agree to any suggestions of Churchill or Roosevelt just then, since at this
juncture the matter was irrelevant to him. In so many words, he was
advising the Allies to do as they wished in their part of Europe and leave
him to carry out without interference whatever measures he wished in
But there was yet a third partner at this Teheran meeting, a member of
the Capitalist world, for whom this argument over the frontiers and strips
of land in Europe was of relative interest, since those lands under dispute
were so remote from Washington—it was rather a matter of principles in
this affair, principles of which his country was so proud and for which he
had campaigned throughout the world. Roosevelt had condemned the
imperialist action of Russia in her attack on Poland, her annexation of the
Baltic States and her invasion of Finland.* " The Soviet Union," he
publicly criticised, on February u, 1940, " as a matter of practical fact,
as everybody knows who has got the courage to face the fact, the practical
fact known to you and to all the world, is run by a dictatorship, a dictator-
ship as absolute as any other dictatorship in the world.35 But all Roosevelt's
criticism was levelled before the entry of United States into the Second
World W r.
It would be an underestimation to state that a politician of such calibre
as Roosevelt, representing as he did the peoples of the United States in a
way few men could claim to have represented them (as was proved by
his election to the presidency four successive times), had no vision of a
post-war plan for World Peace ... He was not prepared to discuss his
designs in public, since they would first have to be recognised and accepted
* Particularly strongly worded and worthy of all the noble traditions of th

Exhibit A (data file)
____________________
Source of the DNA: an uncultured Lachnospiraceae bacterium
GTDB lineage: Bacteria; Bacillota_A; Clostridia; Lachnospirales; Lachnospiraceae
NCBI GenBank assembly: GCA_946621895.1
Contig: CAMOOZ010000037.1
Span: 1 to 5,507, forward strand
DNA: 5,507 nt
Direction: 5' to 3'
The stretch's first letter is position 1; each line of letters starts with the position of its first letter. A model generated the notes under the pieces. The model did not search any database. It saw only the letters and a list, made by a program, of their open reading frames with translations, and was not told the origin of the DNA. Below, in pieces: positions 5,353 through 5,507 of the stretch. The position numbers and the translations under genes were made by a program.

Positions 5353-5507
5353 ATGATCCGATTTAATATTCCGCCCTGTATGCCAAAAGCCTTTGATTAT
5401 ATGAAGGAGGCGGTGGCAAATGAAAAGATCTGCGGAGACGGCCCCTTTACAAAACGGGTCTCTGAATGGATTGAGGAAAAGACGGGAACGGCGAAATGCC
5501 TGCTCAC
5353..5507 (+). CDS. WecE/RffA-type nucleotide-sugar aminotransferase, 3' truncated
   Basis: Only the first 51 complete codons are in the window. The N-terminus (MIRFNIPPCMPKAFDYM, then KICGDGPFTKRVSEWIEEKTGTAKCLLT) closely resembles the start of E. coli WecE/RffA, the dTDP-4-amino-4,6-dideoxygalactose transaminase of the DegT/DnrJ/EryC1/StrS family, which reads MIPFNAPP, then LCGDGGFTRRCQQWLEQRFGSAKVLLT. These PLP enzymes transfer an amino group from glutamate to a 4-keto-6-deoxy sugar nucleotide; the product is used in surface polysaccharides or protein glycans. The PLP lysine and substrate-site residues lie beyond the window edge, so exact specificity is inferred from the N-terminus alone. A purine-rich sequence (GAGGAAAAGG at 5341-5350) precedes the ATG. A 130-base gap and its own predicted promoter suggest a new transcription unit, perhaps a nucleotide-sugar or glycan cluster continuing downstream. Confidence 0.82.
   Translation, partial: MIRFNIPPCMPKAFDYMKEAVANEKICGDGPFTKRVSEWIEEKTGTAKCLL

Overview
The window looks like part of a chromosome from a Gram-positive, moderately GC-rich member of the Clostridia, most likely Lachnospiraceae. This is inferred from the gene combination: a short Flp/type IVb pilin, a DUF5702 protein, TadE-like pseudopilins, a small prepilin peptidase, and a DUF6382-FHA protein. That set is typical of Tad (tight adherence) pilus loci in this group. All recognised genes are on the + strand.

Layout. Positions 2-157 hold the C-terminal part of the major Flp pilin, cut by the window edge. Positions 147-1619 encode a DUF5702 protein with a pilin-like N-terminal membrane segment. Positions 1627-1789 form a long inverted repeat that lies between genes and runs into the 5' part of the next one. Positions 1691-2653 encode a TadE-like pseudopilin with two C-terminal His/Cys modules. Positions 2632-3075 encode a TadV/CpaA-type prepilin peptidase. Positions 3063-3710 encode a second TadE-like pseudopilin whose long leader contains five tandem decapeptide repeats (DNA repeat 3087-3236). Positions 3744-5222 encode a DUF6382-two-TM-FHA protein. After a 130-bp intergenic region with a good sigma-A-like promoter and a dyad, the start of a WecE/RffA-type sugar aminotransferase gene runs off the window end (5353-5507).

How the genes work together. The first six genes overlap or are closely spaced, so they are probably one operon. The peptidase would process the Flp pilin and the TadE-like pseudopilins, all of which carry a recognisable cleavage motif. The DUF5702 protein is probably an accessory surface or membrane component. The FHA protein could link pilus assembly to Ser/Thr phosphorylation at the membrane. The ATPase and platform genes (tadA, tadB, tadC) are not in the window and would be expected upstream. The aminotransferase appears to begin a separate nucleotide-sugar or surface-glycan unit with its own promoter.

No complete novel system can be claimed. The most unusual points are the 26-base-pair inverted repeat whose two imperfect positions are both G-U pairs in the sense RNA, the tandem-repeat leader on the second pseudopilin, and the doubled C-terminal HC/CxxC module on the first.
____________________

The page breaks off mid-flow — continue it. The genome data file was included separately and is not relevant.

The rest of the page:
Unite d States was the statement issued after the Russian annexation of Lithuania,
Latvia and Estonia, which was recognised as an act of aggression.
On July 23rd31940, several days after the first invasion of the Baltic States by the
U.S.S.R., Sumner Welles, acting Secretary of State, made the following
declaration in the name of the Government of the United States:
During these past few days the devious processes whereunder the political
independence and territorial integrity of the three small Baltic Republics—
Estonia^ Latvia and Lithuania—were to be deliberately annihilated by one of their
more powerful neighbours^ have been rapidly drawing to their conclusion.
From the day when the peoples of those Republics first gained their independent
and democratic form of government the people of the United States have watched
their admirable progress in self-government with deep and sympathetic interest.
The policy of this Government is universally known. The people of the United
States are opposed to predatory activities no matter whether they are carried on
by the use of forces or by the threat of force. They are likewise opposed to any
form of intervention on the part of one State3 however powerful, in the domestic
concerns of any other sovereign State3 however weals.
The principles constitute the very foundations upon which the existing relation-
ship between the 21 sovereign Republics of the New World rests.
The United States will continue to stand by these principles^ because of the
conviction of the American people that unless the doctrine in which these principles
are inherent once again governs the relations between nations^ the rule of reason^ of
justice, and of law—on other words, the basis of modern civilisation itself—cannot